When babies are born premature, they run the risk of having a number of different health issues. These babies are often kept in the hospital’s neonatal intensive care unit (NICU) for weeks or even months so they can build up enough strength to go home.
According to the US National Library of Medicine, premature babies may have hearing and vision problems, breathing problems, and feeding difficulties. In addition, they run the risk of having developmental delays or cerebral palsy.
It’s a stressful time for parents and babies alike. While parents worry about the health of their little ones, babies struggle to survive. They often spend time alone in incubators, surrounded by monitors and tubes.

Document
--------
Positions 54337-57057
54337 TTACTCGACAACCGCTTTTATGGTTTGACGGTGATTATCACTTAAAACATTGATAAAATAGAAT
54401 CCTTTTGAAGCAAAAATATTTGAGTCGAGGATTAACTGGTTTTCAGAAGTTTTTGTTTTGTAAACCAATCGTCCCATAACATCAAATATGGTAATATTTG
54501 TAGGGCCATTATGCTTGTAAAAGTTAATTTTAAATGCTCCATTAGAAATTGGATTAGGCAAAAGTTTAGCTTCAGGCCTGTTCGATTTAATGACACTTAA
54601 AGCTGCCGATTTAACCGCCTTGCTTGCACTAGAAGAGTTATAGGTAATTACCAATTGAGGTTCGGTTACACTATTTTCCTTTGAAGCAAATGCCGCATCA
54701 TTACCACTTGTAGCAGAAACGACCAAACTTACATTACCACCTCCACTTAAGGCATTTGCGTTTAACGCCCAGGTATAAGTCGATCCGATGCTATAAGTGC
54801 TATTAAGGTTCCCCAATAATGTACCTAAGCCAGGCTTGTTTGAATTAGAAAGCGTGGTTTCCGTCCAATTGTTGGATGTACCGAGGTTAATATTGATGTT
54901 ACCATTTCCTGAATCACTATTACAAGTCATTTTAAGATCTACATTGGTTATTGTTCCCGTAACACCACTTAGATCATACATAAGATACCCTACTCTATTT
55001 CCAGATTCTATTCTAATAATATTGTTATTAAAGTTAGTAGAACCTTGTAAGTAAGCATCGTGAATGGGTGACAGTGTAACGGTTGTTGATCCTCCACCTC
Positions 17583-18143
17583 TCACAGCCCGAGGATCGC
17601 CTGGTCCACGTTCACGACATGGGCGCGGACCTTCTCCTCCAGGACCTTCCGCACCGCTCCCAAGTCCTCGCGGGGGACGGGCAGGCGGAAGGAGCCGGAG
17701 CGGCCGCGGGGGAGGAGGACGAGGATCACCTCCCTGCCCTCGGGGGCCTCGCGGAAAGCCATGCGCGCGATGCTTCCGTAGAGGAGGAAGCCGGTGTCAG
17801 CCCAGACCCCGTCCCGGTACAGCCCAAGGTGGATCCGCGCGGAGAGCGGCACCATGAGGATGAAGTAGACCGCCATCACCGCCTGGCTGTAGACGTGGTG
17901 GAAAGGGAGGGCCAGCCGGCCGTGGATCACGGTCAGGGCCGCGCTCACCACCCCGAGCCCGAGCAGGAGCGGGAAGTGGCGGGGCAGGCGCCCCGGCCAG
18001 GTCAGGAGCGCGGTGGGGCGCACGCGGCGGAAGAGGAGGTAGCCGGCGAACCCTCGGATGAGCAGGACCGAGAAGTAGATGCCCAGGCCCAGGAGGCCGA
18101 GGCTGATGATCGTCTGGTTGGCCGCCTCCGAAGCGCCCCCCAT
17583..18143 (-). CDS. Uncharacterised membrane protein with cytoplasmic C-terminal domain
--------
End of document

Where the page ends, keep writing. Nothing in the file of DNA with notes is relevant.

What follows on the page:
To keep these babies calm, some NICU doctors play classical music, which is known to help relaxation.
Isabella Ciriello, now 12 years old, was once a NICU baby. She was born six weeks early and spent the first 12 weeks of her life in the NICU at New York Presbyterian Komansky Children’s Hospital.
“I actually was a patient in the NICU,” Isabella explained. “I’ve seen some pictures of myself when I was a preemie and it’s hard to believe that I was ever that small and fragile.”
Isabella’s doctor, Dr. Jeffrey Perlman, told her parents to play classical music, since he’d seen it soothe preemie babies before.
Now Isabella is a healthy seventh grader, and she’s giving back to the same NICU where she spent so much time. The once-premature baby volunteers her time by playing classical guitar for new preemies.
What a meaningful way to give back to the hospital!
Due to restrictions, this video cannot
be viewed in your region.